You may have seen them swarming above the highway in the evenings because they like the warmth rising up from the road after a day of sunshine. Those little critters are like gnats, or the bigger mayfly, or sand fly, the ones that get all over the front of your car and windshield, and then you have to work like crazy to get them off if you let them dry up too much. All these bugs will swarm and do the same thing. Probably everyone has experienced sand flies when the hatch is on in the summer, especially when driving along the upper river or across Grand Island, and along the lake. City slickers are not immune to getting a spring fling of these black flies, but rarely a heavy dose.
There is no controlling black fly populations, but bites can be prevented/controlled by using commercial insect repellants, and the ones that are most effective are those that have "deet" or the scientific name, "diethyl-m-toluamide." It sounds like an important name, but that is the only one recommended by the experts and me. Deep Woods Off has it, and Cutters insect repellant has served me just fine. Just look on the ingredients, and if it uses that big word, that's the one you want. The higher a percentage it has of that ingredient, the better. If you can find the liquid, buy it, it has more deet percentage and use that on your bare skin. Use the spray for your clothes. Don't get that repellant on your fishing rod or especially on your baits, because the fish despise it.
Avon's 'Skin So Soft' is great for repelling sand flies and mosquitoes, but I found it useless for black flies.
Sporting goods stores sell head nets, and they work. They cover your whole head and your neck; they're a little uncomfortable sometimes, but well worth it, especially when they are swarming around your head. Some of those sporting goods stores also sell shirts that are impregnated with some kind of repellant, and I am told it works pretty well too, especially if you are bothered by mosquitoes.
If you get bit, try not to itch; I'm sure you will, but try not to. I did. I itched so much I broke the skin and as it swelled, the bite oozed, and it took several weeks for that tiny wound to seal up and heal, probably because of that saliva, which is like venom. After getting several bites after my first experience, for relief, I used Benadryl spray to some degree, plus other home remedies like aloe vera or witch hazel, but my wounds still took a long time to completely heal. If by chance you get a whole lot of bites in an outing, it's probably best to consult a doctor.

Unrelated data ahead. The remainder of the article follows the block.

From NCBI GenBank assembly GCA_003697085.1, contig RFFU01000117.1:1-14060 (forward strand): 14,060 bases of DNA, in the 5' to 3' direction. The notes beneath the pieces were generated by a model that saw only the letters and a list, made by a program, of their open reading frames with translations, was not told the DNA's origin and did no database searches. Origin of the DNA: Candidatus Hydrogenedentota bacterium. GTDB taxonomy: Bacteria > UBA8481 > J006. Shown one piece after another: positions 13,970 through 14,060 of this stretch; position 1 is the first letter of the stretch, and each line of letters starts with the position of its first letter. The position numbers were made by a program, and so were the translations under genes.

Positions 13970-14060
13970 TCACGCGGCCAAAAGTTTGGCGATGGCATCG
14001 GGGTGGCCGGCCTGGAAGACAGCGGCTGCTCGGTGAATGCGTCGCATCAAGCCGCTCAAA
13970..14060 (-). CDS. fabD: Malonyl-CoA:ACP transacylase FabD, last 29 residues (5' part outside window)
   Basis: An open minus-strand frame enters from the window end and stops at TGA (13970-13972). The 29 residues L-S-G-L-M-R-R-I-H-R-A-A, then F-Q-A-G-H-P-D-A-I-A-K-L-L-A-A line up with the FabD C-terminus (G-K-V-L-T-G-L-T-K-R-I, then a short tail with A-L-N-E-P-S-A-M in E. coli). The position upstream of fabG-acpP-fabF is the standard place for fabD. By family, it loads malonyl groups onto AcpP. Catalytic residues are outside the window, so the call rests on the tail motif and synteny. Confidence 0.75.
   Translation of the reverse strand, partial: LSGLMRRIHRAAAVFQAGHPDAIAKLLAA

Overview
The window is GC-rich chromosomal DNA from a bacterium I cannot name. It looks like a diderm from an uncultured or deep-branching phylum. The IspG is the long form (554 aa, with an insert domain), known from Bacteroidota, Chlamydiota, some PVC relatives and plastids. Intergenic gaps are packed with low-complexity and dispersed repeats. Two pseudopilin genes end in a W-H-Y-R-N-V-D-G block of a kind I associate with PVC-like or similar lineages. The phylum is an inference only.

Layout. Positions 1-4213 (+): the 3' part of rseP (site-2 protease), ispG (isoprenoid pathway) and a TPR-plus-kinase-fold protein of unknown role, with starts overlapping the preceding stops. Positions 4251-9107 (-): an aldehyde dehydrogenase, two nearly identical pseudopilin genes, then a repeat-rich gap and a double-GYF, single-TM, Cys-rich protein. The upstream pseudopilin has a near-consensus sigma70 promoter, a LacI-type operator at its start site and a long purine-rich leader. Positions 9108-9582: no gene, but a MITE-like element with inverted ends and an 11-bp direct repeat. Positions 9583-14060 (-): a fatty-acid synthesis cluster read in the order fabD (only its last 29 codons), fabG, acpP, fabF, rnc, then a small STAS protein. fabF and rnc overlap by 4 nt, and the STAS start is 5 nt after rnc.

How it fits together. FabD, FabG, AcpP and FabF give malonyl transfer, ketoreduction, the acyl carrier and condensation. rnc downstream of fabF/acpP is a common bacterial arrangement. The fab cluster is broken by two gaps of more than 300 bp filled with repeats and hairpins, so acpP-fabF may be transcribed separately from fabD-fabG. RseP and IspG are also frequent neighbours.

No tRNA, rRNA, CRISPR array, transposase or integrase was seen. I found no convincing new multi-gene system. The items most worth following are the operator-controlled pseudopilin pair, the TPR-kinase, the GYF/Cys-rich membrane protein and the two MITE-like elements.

Captain Mark Vilardo of Kingfisher Charters of Youngstown reports there are plenty of king salmon (chinook) being caught all along the shoreline from the Niagara River to Sodus Point, fishing more than 160 feet of water on average, and using spoons or hard baits off Dipsy Divers and 'Riggers. Vilardo notes that spoon colors doesn't seem to make a big difference, everyone is catching fish. His clients went home with limit catches on both Saturday and Sunday.
The lake trout are still cooperating at the bar in front of Fort Niagara, with some steelies thrown in along with them, but an early moss run out of the river is hampering the lures, causing them to be cleaned off more often.
At this point, we're still waiting for good reports on perch and crappie fishing, but this warmer weather being predicted should turn them on shortly. The spring LOC derby started May 4 and continues all week to May 13. You can sign up 24 hours before the day you fish.
Any comments? Send them to this writer at [email protected] or the Sentinel at [email protected]. Also check out the www.OutdoorsNiagara.com website for up-to-date fishing information, and be sure to check the outdoors forum for postings by others to find out when and where the fish are biting. It is always current, and promise yourself to take a kid fishing this summer!